Other marketplace lenders, including Avant and Social Finance, have completed multiple securitizations of loans made on their respective platforms and sold to investors.
Still, “LendingClub was the poster child for the idea that a pure [sales] model was workable,” said Todd Baker, a senior fellow at Harvard’s John F. Kennedy School of Government. “It’s pretty much been proven not to work."
The problem with the marketplace model today is that the investors know the lender has to sell — it has no choice, Baker said. “The only leverage the lender has [in determining pricing] is what other investors are out there.”
The shift to securitization creates a degree of freedom that LendingClub can use to bring down funding costs and get to a profit without a massive increase in origination, he said. By comparison, under the old model, it had to keep increasing originations to have any chance of being profitable.
However, a wholesale-based funding mix still leaves LendingClub vulnerable to market disruptions and to the credit performance of the loans underlying the asset-backed securities, Baker cautioned.
LendingClub, once the nation’s leading online lender, is in a stronger position than some of its peers, having raised significant equity when times were good. It currently has $534.5 million in cash available for immediate liquidity, as well as $120 million of unused capacity on a revolving line of credit that expires in December 2020, according to Kroll.
The company trimmed its losses to $29.8 million in the first quarter, less than in each of the previous three quarters.
Others online lenders are in much worse shape. OnDeck Capital, an online small-business lender based in New York, is feeling the pinch as investors continue to demand better pricing for loans. It’s now retaining the bulk of the loans it makes, at considerable cost.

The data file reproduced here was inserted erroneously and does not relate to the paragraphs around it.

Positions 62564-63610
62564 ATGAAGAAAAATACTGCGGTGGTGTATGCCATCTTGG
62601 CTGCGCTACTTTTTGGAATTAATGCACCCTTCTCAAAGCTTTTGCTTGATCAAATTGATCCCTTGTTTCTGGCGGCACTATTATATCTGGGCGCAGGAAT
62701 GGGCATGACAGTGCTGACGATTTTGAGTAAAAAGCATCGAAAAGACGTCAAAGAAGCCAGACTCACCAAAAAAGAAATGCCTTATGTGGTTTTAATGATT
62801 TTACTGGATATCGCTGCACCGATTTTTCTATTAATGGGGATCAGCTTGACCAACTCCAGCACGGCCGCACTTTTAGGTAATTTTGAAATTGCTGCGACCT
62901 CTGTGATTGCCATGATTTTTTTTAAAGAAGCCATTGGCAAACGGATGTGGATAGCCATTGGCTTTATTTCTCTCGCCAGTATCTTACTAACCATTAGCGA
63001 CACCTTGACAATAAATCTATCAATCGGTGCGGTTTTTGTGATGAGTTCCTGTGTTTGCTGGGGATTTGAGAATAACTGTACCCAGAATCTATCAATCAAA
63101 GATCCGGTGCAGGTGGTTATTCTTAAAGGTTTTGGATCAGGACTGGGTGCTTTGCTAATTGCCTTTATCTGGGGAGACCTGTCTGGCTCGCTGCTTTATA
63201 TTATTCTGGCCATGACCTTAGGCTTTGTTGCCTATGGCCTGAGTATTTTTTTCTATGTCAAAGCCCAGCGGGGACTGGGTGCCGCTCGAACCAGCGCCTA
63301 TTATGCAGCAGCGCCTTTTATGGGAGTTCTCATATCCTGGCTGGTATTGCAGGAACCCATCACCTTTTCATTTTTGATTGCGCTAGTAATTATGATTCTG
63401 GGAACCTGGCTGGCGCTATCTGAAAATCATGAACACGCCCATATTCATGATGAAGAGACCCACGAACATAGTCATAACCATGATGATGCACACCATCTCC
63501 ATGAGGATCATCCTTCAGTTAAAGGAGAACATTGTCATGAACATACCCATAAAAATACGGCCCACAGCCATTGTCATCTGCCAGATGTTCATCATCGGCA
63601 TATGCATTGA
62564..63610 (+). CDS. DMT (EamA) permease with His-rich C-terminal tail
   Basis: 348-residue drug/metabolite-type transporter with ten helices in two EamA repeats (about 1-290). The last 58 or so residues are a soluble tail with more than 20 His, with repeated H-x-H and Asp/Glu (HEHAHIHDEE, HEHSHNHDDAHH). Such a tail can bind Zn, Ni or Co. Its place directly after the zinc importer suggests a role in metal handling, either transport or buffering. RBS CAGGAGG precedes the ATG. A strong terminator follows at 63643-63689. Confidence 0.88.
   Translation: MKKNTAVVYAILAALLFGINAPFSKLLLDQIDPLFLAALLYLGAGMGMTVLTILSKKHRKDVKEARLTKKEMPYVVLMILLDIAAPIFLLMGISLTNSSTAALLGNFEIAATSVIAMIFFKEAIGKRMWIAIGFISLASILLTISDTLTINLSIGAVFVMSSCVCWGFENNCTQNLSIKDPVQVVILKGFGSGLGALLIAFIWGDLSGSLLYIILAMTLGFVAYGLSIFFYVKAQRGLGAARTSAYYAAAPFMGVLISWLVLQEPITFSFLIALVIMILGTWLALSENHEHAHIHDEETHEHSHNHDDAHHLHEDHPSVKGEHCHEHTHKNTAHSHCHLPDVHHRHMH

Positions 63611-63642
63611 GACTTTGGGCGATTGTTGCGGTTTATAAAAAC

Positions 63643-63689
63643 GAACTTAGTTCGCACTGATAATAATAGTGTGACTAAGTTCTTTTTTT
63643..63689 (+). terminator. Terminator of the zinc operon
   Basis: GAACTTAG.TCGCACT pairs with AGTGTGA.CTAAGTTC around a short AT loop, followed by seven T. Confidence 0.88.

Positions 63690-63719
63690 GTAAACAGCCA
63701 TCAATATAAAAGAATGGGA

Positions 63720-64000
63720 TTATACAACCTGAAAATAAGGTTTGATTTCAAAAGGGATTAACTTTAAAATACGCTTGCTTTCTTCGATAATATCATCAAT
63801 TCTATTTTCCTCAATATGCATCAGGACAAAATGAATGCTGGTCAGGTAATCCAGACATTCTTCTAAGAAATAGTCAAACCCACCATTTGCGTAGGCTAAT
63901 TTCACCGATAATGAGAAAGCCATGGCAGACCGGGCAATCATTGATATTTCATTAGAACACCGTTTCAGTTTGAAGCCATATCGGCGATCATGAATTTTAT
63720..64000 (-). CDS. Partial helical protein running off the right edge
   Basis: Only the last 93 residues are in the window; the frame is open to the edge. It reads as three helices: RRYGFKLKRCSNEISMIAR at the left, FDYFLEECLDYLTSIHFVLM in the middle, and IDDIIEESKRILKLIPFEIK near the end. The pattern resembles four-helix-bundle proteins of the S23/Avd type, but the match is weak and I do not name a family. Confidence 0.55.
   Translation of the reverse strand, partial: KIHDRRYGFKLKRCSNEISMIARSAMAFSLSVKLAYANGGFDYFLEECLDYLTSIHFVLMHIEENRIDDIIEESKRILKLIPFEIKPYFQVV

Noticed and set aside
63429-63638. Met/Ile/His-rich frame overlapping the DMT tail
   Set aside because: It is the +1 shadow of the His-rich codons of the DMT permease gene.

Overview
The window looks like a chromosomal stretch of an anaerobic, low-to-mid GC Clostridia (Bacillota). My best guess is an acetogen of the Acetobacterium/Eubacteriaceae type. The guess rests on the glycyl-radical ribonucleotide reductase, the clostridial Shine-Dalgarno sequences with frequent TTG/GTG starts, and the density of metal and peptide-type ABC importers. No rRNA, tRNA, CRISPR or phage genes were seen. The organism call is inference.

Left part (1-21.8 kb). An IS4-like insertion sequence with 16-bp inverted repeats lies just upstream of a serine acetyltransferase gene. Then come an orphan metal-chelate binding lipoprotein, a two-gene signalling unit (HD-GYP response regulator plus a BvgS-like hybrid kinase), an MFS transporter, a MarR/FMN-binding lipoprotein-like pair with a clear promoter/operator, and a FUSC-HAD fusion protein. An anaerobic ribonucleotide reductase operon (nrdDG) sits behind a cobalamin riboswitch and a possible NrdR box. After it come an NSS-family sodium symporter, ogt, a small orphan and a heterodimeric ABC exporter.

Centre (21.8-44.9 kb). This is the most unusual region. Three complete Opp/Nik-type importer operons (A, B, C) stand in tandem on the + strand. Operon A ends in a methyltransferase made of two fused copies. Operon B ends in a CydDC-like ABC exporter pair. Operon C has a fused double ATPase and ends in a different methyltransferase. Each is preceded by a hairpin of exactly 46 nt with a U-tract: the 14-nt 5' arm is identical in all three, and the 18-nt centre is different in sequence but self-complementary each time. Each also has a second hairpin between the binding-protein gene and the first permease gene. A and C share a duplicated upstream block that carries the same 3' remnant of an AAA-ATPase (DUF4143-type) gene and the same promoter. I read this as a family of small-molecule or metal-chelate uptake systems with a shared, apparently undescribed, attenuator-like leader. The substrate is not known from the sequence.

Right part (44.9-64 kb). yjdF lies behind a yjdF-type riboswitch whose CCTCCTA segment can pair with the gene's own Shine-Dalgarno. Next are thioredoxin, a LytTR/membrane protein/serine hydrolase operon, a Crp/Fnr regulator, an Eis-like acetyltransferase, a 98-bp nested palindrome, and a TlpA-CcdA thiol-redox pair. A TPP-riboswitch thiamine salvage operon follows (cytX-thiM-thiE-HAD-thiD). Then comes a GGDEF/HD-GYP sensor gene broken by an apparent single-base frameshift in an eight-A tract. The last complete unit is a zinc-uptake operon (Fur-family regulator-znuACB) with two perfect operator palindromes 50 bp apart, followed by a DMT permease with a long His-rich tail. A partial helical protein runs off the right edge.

“In the early days of marketplace lending, some platforms had investors sponsoring their own securitization shelves,” said Barry Rafferty, Upstart’s head of capital markets. “Issues that arose included nonhomogeneous pools due to active selection and inconsistently structured deals. Some of those early examples have had performance issues.”
By comparison, in Upstart’s first securitization, “we controlled our own shelf. We know the underwriting and collateral, we’re able to set triggers appropriately and control how the deal is marketed and structured,” Rafferty said. “And we offer the benefit of liquidity and leverage to investors.”
Kay said that standardization of deals is important to LendingClub.
“We’re talking to a bunch of investors and underwriters about what that means for them,” she said. “There are a lot of options for investors to choose from on our platform. So, this securitization is the first step in establishing a potential program that we hope will be consistent, standardized and predictable.”
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Corrected June 26, 2017 at 4:26PM: An earlier version of this story misdescribed OnDeck's history. It started out as a balance sheet lender, later added a marketplace lending platform and grew that business quickly, and then more recently scaled back the marketplace business.